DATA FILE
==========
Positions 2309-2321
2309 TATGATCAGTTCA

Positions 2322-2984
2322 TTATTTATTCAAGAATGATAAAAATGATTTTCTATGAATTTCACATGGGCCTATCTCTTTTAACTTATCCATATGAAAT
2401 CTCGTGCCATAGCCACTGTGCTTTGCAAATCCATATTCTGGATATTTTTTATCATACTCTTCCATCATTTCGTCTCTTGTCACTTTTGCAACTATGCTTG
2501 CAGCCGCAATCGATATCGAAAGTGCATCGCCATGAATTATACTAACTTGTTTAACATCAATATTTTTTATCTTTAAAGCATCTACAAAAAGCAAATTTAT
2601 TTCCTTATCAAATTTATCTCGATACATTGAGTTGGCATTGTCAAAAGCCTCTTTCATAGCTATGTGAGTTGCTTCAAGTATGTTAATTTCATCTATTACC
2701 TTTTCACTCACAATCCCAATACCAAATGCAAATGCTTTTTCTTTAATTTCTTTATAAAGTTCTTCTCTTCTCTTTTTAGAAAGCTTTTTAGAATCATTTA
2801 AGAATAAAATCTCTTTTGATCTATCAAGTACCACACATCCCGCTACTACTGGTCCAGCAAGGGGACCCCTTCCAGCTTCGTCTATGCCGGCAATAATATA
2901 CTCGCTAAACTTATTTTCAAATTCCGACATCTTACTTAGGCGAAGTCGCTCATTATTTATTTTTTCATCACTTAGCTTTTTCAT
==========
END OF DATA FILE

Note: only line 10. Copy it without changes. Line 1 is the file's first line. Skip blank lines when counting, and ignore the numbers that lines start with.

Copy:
2901 CTCGCTAAACTTATTTTCAAATTCCGACATCTTACTTAGGCGAAGTCGCTCATTATTTATTTTTTCATCACTTAGCTTTTTCAT